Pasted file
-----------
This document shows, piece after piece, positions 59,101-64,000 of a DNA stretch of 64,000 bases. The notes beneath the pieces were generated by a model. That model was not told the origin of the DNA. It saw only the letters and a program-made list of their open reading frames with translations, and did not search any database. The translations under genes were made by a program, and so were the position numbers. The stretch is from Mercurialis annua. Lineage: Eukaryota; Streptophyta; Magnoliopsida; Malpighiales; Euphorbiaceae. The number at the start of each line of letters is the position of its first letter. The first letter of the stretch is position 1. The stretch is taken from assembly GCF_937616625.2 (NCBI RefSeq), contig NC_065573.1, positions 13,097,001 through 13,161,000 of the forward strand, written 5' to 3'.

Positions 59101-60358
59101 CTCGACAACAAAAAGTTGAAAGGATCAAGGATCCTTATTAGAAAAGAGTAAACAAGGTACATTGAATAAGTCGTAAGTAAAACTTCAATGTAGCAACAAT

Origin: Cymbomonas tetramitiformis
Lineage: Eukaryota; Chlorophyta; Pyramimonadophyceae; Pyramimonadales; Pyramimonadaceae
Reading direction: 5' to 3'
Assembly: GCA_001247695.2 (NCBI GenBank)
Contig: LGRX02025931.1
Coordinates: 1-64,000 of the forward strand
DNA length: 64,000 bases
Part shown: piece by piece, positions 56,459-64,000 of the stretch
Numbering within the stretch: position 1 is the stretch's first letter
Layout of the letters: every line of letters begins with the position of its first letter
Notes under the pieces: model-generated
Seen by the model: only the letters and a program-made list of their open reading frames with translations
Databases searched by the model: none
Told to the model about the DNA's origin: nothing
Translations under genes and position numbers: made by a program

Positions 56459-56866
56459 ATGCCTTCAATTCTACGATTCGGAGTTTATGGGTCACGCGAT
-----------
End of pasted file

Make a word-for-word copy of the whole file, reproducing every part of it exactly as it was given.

This document shows, piece after piece, positions 59,101-64,000 of a DNA stretch of 64,000 bases. The notes beneath the pieces were generated by a model. That model was not told the origin of the DNA. It saw only the letters and a program-made list of their open reading frames with translations, and did not search any database. The translations under genes were made by a program, and so were the position numbers. The stretch is from Mercurialis annua. Lineage: Eukaryota; Streptophyta; Magnoliopsida; Malpighiales; Euphorbiaceae. The number at the start of each line of letters is the position of its first letter. The first letter of the stretch is position 1. The stretch is taken from assembly GCF_937616625.2 (NCBI RefSeq), contig NC_065573.1, positions 13,097,001 through 13,161,000 of the forward strand, written 5' to 3'.

Positions 59101-60358
59101 CTCGACAACAAAAAGTTGAAAGGATCAAGGATCCTTATTAGAAAAGAGTAAACAAGGTACATTGAATAAGTCGTAAGTAAAACTTCAATGTAGCAACAAT

Origin: Cymbomonas tetramitiformis
Lineage: Eukaryota; Chlorophyta; Pyramimonadophyceae; Pyramimonadales; Pyramimonadaceae
Reading direction: 5' to 3'
Assembly: GCA_001247695.2 (NCBI GenBank)
Contig: LGRX02025931.1
Coordinates: 1-64,000 of the forward strand
DNA length: 64,000 bases
Part shown: piece by piece, positions 56,459-64,000 of the stretch
Numbering within the stretch: position 1 is the stretch's first letter
Layout of the letters: every line of letters begins with the position of its first letter
Notes under the pieces: model-generated
Seen by the model: only the letters and a program-made list of their open reading frames with translations
Databases searched by the model: none
Told to the model about the DNA's origin: nothing
Translations under genes and position numbers: made by a program

Positions 56459-56866
56459 ATGCCTTCAATTCTACGATTCGGAGTTTATGGGTCACGCGAT